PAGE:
Top 7 Considerations for Your Wireless Network

Updated: June 01, 2010

1. Site Surveys and Wireless Signal Obstacles

Wireless networks aren't magic, they're radio. Just as your car radio signal drops because of distance or obstacles like buildings, mountains, and tunnels, your wireless network signal has limitations. In fact, a WLAN signal is much less robust than a radio station because of the frequency used. While a mountain will block a radio station, a file cabinet might block your network connection.

Avoid placing access points close to windows, because the signal goes through glass as easily as it goes through air. Broadcasting your network to the world invites security issues and wastes bandwidth your users need.

The most common wireless network types, 802.11b and 802.11g, are "two wall" technologies. This means the signal can only go through two normal walls before it becomes too degraded for use. Extra thick walls, or plaster walls with a steel mesh inside will degrade or stop the signal more quickly. Floors and ceilings count as wells, too, so learn to think in three dimensions while placing access points.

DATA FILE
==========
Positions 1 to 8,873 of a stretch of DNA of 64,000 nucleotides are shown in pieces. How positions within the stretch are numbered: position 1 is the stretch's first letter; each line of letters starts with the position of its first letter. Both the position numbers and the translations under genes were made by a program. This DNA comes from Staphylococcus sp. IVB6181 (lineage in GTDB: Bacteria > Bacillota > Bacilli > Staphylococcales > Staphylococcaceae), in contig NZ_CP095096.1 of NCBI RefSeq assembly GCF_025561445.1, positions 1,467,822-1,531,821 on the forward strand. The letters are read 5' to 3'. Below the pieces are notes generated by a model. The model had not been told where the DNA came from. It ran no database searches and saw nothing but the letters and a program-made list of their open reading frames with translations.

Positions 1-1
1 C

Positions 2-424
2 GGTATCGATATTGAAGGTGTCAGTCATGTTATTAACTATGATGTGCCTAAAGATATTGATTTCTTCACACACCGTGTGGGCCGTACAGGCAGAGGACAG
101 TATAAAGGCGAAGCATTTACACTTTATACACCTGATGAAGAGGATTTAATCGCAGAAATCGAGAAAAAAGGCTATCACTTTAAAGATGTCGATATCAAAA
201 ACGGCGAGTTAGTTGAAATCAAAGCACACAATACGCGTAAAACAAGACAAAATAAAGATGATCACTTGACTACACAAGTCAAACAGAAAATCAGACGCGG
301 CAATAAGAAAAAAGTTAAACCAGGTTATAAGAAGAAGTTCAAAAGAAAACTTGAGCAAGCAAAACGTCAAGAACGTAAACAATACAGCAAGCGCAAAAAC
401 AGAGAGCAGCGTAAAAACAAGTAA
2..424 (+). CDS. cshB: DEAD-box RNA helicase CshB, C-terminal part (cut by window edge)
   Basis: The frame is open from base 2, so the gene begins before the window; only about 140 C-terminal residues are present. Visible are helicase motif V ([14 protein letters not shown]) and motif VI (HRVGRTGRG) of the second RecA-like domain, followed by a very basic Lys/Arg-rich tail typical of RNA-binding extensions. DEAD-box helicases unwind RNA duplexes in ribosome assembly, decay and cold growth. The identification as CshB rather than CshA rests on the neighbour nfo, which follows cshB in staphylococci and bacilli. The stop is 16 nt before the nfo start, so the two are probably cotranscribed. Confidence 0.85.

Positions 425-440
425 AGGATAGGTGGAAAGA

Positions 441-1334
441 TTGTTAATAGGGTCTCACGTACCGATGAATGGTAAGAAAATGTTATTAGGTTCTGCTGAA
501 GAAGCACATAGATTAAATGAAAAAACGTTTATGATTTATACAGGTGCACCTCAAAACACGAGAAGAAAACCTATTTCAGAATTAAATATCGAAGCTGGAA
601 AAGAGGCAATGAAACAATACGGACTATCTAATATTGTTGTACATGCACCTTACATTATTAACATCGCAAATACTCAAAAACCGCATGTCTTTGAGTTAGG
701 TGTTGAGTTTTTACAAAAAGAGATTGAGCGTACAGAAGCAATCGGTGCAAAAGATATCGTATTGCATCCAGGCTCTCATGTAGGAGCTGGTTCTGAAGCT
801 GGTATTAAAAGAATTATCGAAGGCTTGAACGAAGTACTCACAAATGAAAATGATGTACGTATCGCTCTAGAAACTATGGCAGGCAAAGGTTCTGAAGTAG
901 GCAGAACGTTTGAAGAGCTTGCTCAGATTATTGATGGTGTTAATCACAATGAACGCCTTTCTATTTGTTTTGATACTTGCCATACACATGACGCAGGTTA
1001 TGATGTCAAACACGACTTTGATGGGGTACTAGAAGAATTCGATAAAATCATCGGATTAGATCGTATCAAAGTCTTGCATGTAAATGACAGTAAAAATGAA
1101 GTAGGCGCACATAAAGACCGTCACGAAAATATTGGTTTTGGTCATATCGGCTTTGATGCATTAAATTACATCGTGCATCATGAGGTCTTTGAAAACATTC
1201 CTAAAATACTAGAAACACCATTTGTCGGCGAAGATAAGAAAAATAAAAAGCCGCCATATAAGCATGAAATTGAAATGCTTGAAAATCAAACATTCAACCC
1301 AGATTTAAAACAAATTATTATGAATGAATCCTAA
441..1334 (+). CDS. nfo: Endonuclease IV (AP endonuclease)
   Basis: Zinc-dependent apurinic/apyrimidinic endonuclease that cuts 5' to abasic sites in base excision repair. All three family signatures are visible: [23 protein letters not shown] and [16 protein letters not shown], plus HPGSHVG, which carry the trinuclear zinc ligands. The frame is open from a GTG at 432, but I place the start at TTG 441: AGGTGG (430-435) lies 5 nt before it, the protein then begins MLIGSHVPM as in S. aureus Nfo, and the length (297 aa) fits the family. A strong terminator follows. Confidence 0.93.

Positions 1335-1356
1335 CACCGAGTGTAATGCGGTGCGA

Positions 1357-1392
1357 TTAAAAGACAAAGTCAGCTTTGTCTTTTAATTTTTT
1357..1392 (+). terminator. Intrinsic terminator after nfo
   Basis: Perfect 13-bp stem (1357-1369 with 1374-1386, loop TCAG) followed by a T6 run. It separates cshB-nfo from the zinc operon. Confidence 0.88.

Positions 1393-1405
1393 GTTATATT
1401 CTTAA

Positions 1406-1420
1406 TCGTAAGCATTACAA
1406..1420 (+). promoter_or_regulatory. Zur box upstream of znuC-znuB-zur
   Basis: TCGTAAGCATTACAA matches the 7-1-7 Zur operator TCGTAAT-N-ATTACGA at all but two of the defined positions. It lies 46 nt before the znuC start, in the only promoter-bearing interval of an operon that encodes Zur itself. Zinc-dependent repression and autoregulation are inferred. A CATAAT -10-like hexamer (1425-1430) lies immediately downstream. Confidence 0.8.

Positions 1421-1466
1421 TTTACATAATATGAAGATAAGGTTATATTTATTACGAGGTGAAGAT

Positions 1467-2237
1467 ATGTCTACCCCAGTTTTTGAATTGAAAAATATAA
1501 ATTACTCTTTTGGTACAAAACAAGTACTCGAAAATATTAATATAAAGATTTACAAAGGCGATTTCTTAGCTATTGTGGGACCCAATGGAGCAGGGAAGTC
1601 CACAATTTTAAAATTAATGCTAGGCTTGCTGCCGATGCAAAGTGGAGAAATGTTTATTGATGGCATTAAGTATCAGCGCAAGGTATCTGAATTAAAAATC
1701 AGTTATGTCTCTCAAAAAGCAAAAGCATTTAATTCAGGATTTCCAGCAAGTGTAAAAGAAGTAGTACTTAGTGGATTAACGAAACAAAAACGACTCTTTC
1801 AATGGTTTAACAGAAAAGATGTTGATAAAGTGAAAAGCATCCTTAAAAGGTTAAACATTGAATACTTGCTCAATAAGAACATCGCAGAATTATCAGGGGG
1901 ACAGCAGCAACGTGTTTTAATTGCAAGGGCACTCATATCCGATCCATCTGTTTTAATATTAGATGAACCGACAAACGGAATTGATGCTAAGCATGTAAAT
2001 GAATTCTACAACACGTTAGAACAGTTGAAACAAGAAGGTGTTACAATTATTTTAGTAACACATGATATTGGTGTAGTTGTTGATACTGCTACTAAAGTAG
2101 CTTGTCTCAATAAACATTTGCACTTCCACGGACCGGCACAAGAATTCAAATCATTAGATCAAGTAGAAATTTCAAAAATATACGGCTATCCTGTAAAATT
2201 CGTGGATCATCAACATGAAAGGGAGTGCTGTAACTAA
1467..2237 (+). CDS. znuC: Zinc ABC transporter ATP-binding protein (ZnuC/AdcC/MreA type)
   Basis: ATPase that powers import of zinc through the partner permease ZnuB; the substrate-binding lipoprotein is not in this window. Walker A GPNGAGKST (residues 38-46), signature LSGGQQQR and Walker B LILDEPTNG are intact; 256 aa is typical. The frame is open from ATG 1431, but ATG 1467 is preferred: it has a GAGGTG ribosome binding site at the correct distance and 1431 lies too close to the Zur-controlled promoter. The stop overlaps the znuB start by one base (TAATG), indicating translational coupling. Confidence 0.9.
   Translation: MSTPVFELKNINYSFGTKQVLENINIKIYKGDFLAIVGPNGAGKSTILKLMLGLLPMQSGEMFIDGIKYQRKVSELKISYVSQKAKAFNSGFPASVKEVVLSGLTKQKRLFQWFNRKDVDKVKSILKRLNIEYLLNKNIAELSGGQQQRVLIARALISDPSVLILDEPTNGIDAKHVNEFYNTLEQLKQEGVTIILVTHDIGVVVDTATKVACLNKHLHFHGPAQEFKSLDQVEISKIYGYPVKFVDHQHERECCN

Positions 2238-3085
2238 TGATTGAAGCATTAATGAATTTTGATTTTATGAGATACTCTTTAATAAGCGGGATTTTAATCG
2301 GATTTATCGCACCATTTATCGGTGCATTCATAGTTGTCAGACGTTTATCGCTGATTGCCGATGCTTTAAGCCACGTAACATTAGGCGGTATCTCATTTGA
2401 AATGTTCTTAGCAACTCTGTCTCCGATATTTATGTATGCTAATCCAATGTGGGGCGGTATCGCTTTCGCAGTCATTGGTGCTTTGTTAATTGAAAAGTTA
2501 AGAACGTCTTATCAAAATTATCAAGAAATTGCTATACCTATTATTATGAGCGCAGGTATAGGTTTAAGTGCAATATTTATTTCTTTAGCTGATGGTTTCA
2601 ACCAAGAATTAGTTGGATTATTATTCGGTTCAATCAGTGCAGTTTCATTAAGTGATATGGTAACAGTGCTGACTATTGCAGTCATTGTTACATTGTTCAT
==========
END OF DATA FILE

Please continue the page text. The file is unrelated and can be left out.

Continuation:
Placing access points intelligently will support the most users with the fewest number of access points. Start by placing access points in the middle of the office and check the signal levels. If you have only a few wireless clients to support, you may get by using a laptop with a good signal strength meter in the wireless client utility (check your results with a second and third laptop). Larger companies should invest in wireless testing tools (some software tools are free or darn cheap) to speed the process. Search for "wireless network survey tools" for a quick list of thousands of options.

Larger companies will need a site survey which can be expensive but speeds deployment and reduces the number of access points by locating them correctly. Smaller companies can usually get by without a survey if their physical location is limited. An extra access point or two goes a long way toward user satisfaction, so pad your budget a bit to ensure happier users.

2. Changes in Network Infrastructure